“Because we’re a non-profit and a separate entity, we can develop a regional strategic plan. So if a small land manager is interested in managing weeds, we already have the plans in place and the resources to manage that,” said Larsen.

Ministries such as Canadian Natural Resources do not have in-house staff to deal with invasive species, excluding the Ministry of Forests who has a team of half a dozen staff who focus on risk-assessments and researching strategies.

95 per cent of British Columbia is Crown land, owned by the government. If ranchers or farmers apply for a Crown range tenure and are accepted, they are allowed to use the land as long as they provide a land range plan about how they will manage it in terms of maintenance and cattle/crop rotation. In addition, a maximum amount of animals in an area prevents overgrazing, something that allows weeds to grow.

“Weeds are just a symptom of poor range health,” said Larsen.

A dilemma recently came to the attention of the news when farmers began complaining that species such as knapweed were invading their grazing lands from the Crown-land areas surrounding them. They demanded that the government take more action in terms of dealing with invasive species, as it poses a threat to the ranchers’ livelihood.

Not all Crown land is occupied, but the majority of it is. Larsen knows firsthand that it is very hard to maintain all Crown land, and there are many factors that come into play concerning this.

“I would compare it to this,” said Larsen. “If you have a garden in your backyard and you’re out there all the time, you’re weeding, you’re monitoring. You’re able to see what’s there and if something is going out of control you’re able to do something about it. But then if your neighbour on the other side of the fence has weeds and isn’t doing anything about them, that population is growing and there’s more pressure and more seeds coming in. And if you add to that, there’s open access so there’s recreation going through that carries seeds across areas, there’s forestry operations that are moving things around with pretty lenient requirements on weed management.”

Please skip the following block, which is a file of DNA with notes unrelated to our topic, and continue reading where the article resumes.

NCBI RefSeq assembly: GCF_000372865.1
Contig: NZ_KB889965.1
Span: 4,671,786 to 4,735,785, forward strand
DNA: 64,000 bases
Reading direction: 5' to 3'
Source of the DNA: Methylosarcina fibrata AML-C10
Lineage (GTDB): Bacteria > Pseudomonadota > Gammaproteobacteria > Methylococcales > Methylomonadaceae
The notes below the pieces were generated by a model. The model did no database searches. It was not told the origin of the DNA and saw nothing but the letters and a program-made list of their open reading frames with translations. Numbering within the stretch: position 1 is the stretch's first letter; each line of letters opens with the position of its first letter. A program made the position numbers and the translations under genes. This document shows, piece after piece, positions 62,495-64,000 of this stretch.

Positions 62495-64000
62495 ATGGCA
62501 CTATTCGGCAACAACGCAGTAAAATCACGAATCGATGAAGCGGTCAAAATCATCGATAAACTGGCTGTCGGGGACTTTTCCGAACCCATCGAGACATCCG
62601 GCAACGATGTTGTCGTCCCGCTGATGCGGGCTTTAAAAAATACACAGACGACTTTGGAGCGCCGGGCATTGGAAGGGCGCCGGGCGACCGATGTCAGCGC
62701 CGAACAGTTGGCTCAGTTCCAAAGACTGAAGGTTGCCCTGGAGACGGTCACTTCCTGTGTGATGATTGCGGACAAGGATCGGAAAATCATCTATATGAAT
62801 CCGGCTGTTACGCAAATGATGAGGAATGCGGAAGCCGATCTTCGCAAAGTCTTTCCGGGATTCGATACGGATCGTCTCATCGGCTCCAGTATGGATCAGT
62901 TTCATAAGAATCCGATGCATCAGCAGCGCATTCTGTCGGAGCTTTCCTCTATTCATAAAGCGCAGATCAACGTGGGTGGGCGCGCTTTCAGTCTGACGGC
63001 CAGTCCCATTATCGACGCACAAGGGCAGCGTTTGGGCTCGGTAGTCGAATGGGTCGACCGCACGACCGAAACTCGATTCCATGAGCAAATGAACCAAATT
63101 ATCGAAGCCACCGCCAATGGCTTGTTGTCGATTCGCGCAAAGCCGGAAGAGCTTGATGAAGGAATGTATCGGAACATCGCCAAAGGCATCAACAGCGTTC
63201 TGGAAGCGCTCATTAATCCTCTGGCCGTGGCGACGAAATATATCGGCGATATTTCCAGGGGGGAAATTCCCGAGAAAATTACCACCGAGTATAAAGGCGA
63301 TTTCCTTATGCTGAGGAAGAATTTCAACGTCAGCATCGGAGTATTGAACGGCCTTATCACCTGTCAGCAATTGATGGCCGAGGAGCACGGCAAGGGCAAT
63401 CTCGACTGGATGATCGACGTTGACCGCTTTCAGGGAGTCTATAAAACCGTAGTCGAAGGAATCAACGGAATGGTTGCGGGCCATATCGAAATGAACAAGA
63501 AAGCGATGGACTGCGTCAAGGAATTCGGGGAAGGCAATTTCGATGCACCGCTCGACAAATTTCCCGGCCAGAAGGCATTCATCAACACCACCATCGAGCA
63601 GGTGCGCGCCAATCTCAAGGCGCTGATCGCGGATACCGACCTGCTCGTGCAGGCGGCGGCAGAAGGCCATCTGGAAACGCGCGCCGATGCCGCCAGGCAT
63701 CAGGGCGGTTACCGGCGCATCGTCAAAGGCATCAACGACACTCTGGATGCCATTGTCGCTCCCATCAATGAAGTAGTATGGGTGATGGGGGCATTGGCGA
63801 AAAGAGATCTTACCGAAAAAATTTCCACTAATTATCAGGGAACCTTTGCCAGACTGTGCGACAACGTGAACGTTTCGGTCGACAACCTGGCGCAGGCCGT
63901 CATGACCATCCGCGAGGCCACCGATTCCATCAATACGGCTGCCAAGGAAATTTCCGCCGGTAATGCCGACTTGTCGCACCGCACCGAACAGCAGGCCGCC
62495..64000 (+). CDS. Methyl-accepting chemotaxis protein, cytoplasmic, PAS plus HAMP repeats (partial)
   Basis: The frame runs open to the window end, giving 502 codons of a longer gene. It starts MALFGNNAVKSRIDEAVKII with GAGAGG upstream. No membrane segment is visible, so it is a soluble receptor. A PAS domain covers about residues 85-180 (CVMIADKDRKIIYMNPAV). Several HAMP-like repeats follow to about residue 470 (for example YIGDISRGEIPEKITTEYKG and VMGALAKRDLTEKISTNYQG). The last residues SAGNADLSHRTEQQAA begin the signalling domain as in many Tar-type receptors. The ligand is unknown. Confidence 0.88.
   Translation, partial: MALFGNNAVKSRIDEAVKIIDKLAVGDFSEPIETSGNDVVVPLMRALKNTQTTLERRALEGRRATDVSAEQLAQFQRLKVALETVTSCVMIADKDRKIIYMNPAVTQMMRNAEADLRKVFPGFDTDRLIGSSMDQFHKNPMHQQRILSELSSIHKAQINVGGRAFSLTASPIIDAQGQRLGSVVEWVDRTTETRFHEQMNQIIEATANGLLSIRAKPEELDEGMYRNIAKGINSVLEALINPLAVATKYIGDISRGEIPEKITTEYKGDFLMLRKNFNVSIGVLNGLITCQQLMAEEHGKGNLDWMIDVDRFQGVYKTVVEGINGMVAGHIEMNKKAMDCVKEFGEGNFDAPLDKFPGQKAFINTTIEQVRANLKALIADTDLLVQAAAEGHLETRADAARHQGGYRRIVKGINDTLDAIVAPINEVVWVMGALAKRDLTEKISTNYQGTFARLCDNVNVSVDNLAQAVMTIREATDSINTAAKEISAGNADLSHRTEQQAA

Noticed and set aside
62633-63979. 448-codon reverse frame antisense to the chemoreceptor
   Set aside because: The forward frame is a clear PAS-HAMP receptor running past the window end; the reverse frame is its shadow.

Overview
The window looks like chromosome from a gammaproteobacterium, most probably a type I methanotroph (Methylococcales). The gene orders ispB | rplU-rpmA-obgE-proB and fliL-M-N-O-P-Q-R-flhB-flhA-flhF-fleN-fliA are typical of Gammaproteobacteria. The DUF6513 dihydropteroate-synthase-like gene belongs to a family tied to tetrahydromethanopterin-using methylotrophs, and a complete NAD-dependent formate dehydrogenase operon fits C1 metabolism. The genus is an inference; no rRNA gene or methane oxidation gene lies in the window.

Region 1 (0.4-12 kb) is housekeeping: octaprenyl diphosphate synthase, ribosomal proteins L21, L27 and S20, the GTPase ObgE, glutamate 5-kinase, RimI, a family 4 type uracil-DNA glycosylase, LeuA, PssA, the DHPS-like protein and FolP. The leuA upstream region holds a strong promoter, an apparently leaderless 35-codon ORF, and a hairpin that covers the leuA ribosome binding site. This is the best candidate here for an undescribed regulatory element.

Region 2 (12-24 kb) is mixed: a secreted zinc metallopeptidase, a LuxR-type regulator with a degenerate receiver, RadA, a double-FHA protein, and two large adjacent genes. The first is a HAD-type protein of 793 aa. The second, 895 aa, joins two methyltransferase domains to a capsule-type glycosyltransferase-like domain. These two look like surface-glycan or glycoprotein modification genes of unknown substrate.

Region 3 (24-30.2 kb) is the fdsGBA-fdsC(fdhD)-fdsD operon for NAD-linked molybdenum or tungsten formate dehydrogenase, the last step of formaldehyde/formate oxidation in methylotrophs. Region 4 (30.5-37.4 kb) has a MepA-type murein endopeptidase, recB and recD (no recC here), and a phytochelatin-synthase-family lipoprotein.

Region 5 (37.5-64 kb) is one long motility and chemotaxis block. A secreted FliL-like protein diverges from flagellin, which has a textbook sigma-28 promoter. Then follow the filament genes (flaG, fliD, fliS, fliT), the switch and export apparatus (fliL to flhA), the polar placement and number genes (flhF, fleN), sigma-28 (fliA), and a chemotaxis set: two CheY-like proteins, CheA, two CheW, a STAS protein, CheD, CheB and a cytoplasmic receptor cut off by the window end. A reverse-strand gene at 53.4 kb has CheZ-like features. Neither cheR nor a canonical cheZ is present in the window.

Provincial legislation has been put in place in the form of the B.C. Weed Control Act, which states that, “…An occupier must control noxious weeds growing or located on land and premises, and on any other property located on land and premises, occupied by that person.”

In other words, if a person notices a sudden outbreak of spotted knapweed on their property, they are obligated to take care of it, regardless of whether or not they’re using Crown land, but especially so if they are. Unfortunately, Larsen sees very little enforcement of this law.

“It’s a tragedy of the commons,” said Larsen. “There’s a lot of people using Crown land, then trying to ask the province to clean it up. It’s a pretty big issue.”

Although winter is a slower season for weeds, most invasive species will lie dormant for the cold season and pop up in the spring.

This winter the EKISC plans to create a very thorough operational strategic plan, with direct input from all their partnered land managers. In past months, the EKISC hosted many open houses in the communities of the East Kootenay, and they will continue to do so throughout the winter.

“We’re very interested in engaging with the communities as well,” said Larsen.

For additional information about the EKISC including invasive species in your area, go to